Direct Debit in the educational sector

Did you know that every year, we pay more than 55 million in business to business direct debits? Even more reason to start using this method to ensure you are paid on time. This is important in any sector, but even more so in education. Let’s find out why!

Imagine having finally set up your tutoring business or an after-school sports club with wholly positive expectations to be able to inspire and motivate children to only find out that you start having a cashflow problem. One week it’s a forgotten wallet, then it’s ‘I’ll write you a check next time’ or ‘Oh, I thought I paid for the month’. You may even hear complaints that your services are too expensive!

It’s not uncommon for businesses to just give up and quit the economy. There must be something better.

This is where payment by direct debit comes in as the solution to all these problems. From private tuition to secondary schools and nurseries, from sports clubs to academies and boarding schools – payment by direct debit makes it easy and transparent for parents to pay and for the organisation to receive the payment as soon as possible and with no problems or extortionate fees.




Flexible payments:

Hourly, weekly, monthly – we have it covered. This degree of flexibility, coupled with our dedicated team’s efforts makes it easy for the parents to keep track of their finances whilst staying on top of household bills.


Cost-effective for businesses

Cuts in administrative costs that would normally arise from cash and cheque payments, DD solutions are also cheaper per transaction than debit and credit card payments.


More secure

Direct Debit Guarantee for a peace of mind.


Fast to set up

Gone are the times when you had to sign everything on paper. Providing the opportunity for parents to sign up online would make it a breeze. From a business perspective, it makes it easy to do accounting and analysis of payments.


When used in promotions, it’s been proven that direct debit can nearly double the conversion rate

and it helps to retain customers loyalty, which can give you a competitive advantage over other tutoring businesses for example.


DFC and the educational sector

DFC offers Revenue Management Solutions for in the Education & Childcare sector. Find out more about DFC and get in touch.

Why is Direct Debit more flexible?

Direct Debit is the most flexible payment method around. A bold statement, sure. But one that we at DFC believe wholeheartedly. Here’s why:


More billing:

Unlike its more rigid cousin, standing order, payment amounts and frequencies can be scaled up and scaled down with Direct Debit. Whether your fitness class is taking a break for the Christmas period or you’ve used less electricity at home this month, your Direct Debit instruction can accommodate this without the kerfuffle.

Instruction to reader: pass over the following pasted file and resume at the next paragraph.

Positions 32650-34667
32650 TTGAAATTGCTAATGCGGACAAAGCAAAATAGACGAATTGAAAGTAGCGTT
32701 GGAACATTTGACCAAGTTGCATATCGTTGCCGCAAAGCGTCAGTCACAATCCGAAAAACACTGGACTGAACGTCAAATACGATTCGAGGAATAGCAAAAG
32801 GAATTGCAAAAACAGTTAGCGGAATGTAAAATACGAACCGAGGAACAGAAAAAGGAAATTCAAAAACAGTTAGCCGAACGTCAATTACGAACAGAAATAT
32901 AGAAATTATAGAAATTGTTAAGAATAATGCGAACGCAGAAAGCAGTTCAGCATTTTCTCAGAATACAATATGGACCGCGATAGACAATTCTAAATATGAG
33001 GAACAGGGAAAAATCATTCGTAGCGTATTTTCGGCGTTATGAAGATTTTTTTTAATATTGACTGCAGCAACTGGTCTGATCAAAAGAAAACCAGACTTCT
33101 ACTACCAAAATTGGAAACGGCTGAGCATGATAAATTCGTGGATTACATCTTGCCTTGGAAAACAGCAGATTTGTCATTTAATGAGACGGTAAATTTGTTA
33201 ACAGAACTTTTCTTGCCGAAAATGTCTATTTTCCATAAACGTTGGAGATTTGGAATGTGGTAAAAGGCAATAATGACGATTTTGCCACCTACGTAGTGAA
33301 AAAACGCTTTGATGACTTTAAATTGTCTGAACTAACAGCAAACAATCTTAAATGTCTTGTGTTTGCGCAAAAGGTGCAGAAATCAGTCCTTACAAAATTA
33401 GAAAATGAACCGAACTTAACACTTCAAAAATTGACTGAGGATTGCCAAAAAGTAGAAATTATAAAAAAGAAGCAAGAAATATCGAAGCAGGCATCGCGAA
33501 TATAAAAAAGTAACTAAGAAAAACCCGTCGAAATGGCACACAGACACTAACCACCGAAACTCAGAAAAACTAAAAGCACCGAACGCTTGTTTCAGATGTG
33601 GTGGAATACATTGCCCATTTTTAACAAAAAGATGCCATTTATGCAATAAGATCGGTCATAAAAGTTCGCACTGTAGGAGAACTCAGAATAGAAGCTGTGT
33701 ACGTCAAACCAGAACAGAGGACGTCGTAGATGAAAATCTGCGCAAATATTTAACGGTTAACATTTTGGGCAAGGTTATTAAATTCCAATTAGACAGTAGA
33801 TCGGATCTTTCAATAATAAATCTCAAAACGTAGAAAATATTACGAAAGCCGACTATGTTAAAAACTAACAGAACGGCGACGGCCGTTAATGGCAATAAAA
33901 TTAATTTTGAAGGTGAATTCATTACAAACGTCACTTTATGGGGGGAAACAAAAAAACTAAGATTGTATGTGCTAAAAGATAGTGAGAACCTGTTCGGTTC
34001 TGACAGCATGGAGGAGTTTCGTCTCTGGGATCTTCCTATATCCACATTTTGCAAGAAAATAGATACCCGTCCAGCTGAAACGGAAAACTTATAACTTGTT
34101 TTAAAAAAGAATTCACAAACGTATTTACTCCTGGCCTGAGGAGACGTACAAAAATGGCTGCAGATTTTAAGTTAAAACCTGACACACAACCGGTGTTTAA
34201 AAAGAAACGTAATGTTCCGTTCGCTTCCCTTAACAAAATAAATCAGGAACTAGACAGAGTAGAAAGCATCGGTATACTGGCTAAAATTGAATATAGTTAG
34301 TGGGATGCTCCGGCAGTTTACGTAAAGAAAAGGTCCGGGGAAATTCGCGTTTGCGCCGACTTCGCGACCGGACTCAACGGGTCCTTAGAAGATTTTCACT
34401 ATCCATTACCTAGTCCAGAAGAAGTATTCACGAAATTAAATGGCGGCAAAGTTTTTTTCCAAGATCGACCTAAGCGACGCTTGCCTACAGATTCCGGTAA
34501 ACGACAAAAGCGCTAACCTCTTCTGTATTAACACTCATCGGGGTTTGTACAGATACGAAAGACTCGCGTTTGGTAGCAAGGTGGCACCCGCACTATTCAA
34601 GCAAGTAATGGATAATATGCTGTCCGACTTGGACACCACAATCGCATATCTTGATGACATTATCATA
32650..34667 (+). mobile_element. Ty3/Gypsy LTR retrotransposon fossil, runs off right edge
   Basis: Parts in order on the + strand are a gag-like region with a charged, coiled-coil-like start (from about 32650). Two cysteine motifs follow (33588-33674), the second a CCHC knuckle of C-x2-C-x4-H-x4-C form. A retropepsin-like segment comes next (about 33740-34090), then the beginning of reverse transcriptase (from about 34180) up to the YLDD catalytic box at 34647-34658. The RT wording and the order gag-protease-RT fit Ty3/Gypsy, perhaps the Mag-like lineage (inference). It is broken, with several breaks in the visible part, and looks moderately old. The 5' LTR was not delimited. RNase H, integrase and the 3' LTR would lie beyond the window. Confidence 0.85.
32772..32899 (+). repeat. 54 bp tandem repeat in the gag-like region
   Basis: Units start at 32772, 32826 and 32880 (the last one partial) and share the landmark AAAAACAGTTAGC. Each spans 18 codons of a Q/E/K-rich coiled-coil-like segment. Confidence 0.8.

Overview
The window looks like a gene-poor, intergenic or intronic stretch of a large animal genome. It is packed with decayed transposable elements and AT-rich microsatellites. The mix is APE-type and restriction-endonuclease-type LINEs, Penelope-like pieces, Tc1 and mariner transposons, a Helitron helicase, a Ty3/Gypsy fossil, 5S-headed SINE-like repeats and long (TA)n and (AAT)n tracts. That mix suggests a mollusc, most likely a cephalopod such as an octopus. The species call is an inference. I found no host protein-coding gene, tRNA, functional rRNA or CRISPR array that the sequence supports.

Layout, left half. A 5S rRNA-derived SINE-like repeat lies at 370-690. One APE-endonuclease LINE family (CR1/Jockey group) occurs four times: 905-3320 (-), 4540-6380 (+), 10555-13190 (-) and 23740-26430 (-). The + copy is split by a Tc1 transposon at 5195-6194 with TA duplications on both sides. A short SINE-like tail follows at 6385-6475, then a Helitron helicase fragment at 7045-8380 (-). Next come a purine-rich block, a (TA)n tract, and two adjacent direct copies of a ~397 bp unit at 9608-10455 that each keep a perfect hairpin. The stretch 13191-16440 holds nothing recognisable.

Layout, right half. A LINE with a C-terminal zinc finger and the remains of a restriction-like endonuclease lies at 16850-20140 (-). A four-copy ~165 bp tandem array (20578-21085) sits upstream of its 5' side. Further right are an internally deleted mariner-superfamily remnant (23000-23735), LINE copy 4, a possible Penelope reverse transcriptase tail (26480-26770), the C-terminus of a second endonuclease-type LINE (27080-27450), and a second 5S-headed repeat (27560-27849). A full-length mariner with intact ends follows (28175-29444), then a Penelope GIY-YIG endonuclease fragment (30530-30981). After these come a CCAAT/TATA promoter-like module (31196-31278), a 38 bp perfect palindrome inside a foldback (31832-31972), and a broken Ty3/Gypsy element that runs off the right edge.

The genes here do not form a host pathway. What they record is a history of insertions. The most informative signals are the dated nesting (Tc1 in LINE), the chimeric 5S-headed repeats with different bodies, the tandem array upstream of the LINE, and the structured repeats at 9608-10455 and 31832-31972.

Less paper:

Now, we will admit that Direct Debit of yore was restricted in its abilities. It was expensive to set up and was reserved primarily for larger corporations (see now how smaller businesses can benefit from DD). But in our digital, paperless age, Direct Debits are painless. Organisations can gain a SUN far more easily, and their customers can set up a Direct Debit at the drop of a hat.


Easier forecasting:

Direct Debit spreads costs over a set period, most commonly a year. This is music to the ears of your accounts team, who can use this information to work out exactly how much income is coming in and when. Budgets can be adjusted according to monthly cash flow and there is much more room for damage control should problems arise.



Time is money. Any time spent focusing on payment management is time that can be spent elsewhere. Direct Debit is one of the most painless revenue resources to manage because it’s automated. No paperwork, no files, no hassle. It’s important to monitor Direct Debit finances, but beyond that, your time can be freed up to focus on other areas of the business. Hooray!


DFC’s mission is to make our clients business easier and help improve your relationships with your customers so that they stay longer. You can leave DFC to collect your Direct Debits, while you concentrate on running – and growing – your business. Find out more about DFC’s Revenue Management Solutions:

Overseas Direct Debit – an overview of how Direct Debit operates in countries outside the UK

What is SEPA Direct Debit?

Normally, Direct Debits can only be made between accounts within the same country. SEPA is the exception – it allows for Direct Debits in EUR to be made cross-border and nationally since 2009.

SEPA Direct Debit is a European initiative that allows merchants to collect Direct Debits in Euro denomination. SEPA is comprised of the 28 EU countries, together with Norway, Iceland, Switzerland, Liechtenstein, Monaco and San Marino.